High court rules against government in trademark case

| Jun 25, 2019 | Trademark Law |

The Supreme Court made a ruling that will have an impact on intellectual property, specifically trademarks, in New Jersey and across the country. On June 24, the justices struck down a rule that had been in place for a long time banning scandalous or immoral symbols and words from trademark protections. The immediate case involved a clothing brand whose trademark application had been rejected.

A street wear designer had applied for trademark protection for his clothing company, FUCT, but the trademark was denied by the U.S. Patent and Trademark Office. The Supreme Court was unanimous with all nine justices joining in a decision written by Elena Kagan. The ruling said that the ban on immoral trademarks was in violation of the First Amendment right to free speech.

Three justices, Sotomayor, Breyer and Roberts, partly dissented, saying that the ban on scandalous symbols or words should be upheld. Sotomayor’s dissent noted that the trademark office would be forced to register even the most profane, obscene or vulgar images and words.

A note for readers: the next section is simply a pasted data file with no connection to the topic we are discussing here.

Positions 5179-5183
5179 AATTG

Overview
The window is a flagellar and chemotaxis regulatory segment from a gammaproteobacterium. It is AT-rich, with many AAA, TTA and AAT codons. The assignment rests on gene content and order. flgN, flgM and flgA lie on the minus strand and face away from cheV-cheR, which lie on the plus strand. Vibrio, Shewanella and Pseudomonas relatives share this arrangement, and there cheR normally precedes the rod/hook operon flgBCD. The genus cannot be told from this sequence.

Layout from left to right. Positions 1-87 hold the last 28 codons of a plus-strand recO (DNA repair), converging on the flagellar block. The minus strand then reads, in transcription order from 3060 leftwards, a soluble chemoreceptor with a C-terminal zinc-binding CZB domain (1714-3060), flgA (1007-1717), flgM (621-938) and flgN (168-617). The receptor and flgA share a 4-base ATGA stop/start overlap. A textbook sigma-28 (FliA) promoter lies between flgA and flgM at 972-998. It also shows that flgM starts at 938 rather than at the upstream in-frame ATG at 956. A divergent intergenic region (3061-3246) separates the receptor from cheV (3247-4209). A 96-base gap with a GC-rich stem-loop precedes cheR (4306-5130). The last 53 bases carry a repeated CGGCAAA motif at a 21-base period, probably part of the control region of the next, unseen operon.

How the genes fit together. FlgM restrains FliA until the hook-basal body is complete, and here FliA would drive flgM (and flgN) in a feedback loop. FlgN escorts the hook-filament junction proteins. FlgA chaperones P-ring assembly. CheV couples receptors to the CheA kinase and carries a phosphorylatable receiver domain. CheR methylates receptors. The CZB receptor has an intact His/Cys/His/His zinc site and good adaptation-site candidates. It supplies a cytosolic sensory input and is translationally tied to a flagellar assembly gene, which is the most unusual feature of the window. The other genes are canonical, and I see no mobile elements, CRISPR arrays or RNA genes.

The clothing designer pursued a trademark in order to protect his brand from people making counterfeit clothing. The U.S. Court of Appeals for the Federal Circuit ruled in favor of the clothing designer, and the government appealed the case to the Supreme Court. According to an attorney for the American Civil Liberties Union, the decision is a First Amendment victory.

For many businesses in New Jersey, intellectual property is among their most important assets. An attorney who practices trademark law might be able to help interested parties by running trademark searches for specific terms or by drafting and filing a trademark application on their behalf. An attorney might be able to secure protections for intellectual property or communicate with government officials on the client’s behalf. Certain kinds of words cannot be trademarked, so an attorney may provide guidance.

Schedule A Consultation